It’s the most wonderful time of the year!  This year especially as celebrations are back in full swing with streets lined up with festive décor, music, and parades galore. Popular Christmas songs – you’ll hear them everywhere – on the radio, at shopping malls, hotels and yes, even supermarkets!

Traditions like gift-giving, Santa Claus bringing cheer to children, and the highly anticipated Christmas dinner with family and friends, filled with a delicious spread of roasts, ham, yule logs, fruitcake, pies, cookies, and the classic Christmas pudding are all part of this special event.

Celebrated on December 25, Christmas is a sacred day for Christians and Catholics. However, people around the world have been observing it with traditions and practices that are both religious and secular in nature. In Asia, Christmas remains relatively secular. Cultural norms and local flair shape each country’s holiday traditions and customs. This is how some Asian countries celebrate the joyous occasion.

Philippines – World’s Longest Christmas

The ‘Ber Months’ countdown, also known as the Christmas countdown, begins as early as September 1 and runs right through December. Stalls begin to sell traditional Christmas decorations like the parol, a bamboo pole or frame with a lighted star lantern to represent the star that guided the biblical Three Wise Men. As Asia’s largest Catholic country, Filipinos rise before the crack of dawn and take part in a nine-day-long Simbang Gabi series of masses, each held as early as 4.00 am. It starts from the 16th of December and culminates in the Misa de Gallo mass on Christmas Eve. After mass, it’s time for a midnight feast known as Noche Buena – an open house celebration with family, friends and neighbors to feast on a wide spread of local food including lechon (roasted pig) and coconut-laced bibingka (rice cakes).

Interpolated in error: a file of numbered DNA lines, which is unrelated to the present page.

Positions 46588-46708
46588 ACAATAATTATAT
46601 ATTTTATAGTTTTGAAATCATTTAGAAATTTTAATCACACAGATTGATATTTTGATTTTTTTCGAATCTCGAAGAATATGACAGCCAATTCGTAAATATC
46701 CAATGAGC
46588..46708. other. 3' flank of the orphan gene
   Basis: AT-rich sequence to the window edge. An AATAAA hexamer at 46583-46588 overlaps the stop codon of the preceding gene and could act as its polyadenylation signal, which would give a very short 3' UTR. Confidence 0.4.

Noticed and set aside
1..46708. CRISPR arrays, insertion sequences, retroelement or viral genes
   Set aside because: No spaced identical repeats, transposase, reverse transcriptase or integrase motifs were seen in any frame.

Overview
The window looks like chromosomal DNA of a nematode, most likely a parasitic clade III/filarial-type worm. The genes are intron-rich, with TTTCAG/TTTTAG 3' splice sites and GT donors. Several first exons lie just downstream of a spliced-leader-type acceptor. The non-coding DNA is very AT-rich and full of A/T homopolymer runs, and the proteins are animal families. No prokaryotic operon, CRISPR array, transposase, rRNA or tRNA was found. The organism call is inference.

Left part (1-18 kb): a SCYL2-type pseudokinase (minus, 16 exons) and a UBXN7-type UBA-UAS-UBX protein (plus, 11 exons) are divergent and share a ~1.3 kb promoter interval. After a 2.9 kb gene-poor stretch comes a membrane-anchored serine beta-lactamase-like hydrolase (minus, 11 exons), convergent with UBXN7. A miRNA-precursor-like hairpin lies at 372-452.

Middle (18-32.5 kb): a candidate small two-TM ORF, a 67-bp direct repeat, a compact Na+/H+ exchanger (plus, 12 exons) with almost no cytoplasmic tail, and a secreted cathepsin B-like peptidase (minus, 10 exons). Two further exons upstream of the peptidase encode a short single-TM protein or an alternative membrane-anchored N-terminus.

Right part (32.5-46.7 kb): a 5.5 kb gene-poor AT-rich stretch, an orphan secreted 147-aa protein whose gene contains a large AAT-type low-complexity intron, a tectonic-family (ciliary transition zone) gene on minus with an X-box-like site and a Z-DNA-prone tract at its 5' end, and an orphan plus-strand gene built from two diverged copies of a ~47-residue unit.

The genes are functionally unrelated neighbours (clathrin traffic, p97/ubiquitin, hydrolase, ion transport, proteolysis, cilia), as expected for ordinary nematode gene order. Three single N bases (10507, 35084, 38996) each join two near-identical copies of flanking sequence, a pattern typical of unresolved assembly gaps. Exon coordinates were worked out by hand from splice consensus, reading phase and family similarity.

Star-shaped Parol lanterns are usually hung outside Filipino homes and along the city streets. (Photo: Bill Alkofer)

Indonesia – Cookies and Regional Traditions

Christmas cookies are a popular sweet treat during the season. Instead of the regular chocolate chip cookies, Indonesians bake Nastar, a butter cookie with pineapple jam filling, Kastengel, stick-shaped cheese cookies, and Putri Salju, a crescent-shaped cookie covered in powdered sugar. Christmas customs differ from region to region. For example, in Yogyakarta, wayang kulit or puppet performances about the birth of Jesus Christ are held, and the Christmas Day Mass is led by a priest wearing traditional Javanese attire. In Bali, the roads are lined with towering penjors, a traditionally Hindu decoration of tall, curved bamboo poles decorated with yellow coconut leaves. Interestingly, the Christmas trees are hand-made with chicken feathers by the locals. 

In Bali, the roads are lined with towering Penjors. (Photo: Karma Group)

China – Gifting Engraved Apples